Automatic federal budget cuts kicked in on Friday as a result of Congress’ failure to reach a compromise spending plan. While programs like Social Security and Medicare will largely go untouched, many other areas of federal spending could see spending reductions.
According to White House estimates, Washington state could lose $11.6 million in funding for primary and secondary education as a result of sequestration.
- The Federal Funds Information for States estimates higher education assistance programs like Work Study and the Supplemental Education Opportunity Grant could also be impacted. Their estimates show that Washington’s 40 public colleges and universities could lose over $900,000 in federal aid.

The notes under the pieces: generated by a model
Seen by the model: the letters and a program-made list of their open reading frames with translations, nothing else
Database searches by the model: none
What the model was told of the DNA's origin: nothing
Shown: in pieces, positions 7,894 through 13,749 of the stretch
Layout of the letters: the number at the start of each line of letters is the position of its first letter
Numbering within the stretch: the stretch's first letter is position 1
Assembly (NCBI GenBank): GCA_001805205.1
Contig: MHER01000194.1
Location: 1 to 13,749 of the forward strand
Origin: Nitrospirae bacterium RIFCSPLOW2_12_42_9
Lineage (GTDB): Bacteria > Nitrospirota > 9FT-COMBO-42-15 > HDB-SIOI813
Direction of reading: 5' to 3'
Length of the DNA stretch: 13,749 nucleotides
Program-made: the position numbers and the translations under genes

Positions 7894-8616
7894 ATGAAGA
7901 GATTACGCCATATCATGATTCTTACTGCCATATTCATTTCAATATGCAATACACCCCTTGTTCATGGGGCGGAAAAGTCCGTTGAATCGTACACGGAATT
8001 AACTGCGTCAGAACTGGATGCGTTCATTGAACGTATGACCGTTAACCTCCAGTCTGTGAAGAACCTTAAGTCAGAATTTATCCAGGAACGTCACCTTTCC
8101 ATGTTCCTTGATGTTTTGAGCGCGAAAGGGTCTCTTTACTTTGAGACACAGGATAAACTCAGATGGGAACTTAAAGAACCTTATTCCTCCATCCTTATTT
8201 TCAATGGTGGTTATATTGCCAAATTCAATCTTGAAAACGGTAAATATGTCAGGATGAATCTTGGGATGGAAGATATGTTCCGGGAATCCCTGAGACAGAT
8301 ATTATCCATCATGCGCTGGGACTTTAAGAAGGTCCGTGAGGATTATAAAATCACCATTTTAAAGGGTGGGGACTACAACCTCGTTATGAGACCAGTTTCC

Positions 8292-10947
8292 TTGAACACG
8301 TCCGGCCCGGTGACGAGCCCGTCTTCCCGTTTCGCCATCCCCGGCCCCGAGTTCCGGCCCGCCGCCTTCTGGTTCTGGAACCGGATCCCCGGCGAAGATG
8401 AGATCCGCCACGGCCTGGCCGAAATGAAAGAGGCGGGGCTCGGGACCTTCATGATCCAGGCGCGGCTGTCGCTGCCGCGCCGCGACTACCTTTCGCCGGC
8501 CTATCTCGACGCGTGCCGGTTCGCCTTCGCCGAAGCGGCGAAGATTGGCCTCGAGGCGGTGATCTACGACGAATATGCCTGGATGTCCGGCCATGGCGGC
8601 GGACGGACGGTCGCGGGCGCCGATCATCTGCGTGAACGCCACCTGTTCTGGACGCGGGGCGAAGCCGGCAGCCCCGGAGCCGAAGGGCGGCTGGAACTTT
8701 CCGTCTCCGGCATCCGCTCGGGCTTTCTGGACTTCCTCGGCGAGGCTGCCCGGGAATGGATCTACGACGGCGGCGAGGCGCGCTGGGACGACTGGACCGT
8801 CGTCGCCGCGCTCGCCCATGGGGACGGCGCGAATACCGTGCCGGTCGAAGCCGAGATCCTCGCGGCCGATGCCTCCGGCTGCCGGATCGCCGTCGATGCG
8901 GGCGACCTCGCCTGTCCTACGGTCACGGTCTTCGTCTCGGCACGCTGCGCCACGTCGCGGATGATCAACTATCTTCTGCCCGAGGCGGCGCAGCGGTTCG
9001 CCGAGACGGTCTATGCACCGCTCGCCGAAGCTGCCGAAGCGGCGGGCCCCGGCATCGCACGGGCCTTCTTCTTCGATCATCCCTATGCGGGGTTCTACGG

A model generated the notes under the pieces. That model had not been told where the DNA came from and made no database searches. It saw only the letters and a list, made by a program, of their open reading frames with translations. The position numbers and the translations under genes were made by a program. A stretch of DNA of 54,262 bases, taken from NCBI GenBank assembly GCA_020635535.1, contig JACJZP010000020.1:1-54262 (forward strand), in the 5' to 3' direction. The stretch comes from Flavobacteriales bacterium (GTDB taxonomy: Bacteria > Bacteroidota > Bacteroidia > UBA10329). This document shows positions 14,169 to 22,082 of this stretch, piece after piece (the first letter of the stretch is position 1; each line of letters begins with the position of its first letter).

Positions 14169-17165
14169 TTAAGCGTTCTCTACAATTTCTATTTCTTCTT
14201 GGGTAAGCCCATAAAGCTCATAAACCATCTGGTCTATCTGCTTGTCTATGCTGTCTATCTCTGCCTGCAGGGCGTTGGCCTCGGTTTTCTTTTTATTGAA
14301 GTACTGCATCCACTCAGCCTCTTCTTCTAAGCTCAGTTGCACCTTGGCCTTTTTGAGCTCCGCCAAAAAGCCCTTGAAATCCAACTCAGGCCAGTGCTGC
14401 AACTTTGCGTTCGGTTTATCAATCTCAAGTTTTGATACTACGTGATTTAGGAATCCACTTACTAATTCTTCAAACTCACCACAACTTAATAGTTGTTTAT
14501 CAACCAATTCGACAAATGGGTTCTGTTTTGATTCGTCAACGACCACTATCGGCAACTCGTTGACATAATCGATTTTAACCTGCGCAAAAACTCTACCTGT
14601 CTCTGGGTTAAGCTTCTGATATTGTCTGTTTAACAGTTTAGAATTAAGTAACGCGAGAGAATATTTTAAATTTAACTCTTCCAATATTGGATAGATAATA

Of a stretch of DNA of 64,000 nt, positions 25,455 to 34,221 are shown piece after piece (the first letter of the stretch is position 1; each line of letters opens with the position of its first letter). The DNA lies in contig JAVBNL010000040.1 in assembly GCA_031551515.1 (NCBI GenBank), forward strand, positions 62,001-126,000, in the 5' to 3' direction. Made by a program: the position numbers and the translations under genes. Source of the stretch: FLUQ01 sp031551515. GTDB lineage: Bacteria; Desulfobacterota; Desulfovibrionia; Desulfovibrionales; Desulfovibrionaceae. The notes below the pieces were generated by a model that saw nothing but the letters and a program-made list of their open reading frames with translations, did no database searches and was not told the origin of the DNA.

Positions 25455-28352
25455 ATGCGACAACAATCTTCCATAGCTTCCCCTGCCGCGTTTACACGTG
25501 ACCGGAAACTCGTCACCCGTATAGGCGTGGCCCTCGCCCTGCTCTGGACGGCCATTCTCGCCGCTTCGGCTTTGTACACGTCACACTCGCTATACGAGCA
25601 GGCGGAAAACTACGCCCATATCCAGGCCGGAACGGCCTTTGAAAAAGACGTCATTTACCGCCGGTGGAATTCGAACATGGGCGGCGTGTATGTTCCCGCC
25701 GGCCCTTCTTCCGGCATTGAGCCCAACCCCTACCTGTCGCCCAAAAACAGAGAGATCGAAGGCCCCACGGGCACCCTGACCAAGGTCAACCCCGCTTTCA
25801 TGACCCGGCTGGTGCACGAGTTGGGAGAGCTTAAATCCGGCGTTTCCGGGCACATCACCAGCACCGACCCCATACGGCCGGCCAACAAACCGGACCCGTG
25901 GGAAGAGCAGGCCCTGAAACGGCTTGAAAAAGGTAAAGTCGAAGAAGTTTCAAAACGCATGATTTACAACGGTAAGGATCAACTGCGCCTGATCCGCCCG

- Based on information collected by the Washington Student Achievement Council, 1,357 public and private school students could face a reduction in their financial aid packages.
- The University of Washington estimates a potential reduction of $75-$100 million in federal grant and contract support for fiscal year 2013.
“These are real cuts that would impact real students,” said Larry Seaquist (D-Gig Harbor), who chairs the House Higher Education Committee. “Congress could learn a thing or two from the bipartisan work we do in the House Higher Education Committee. We’re focused on making college more affordable for students and using our higher education system to get our economy moving again. Partisan gridlock in the other Washington serves no purpose and will only hurt our efforts.”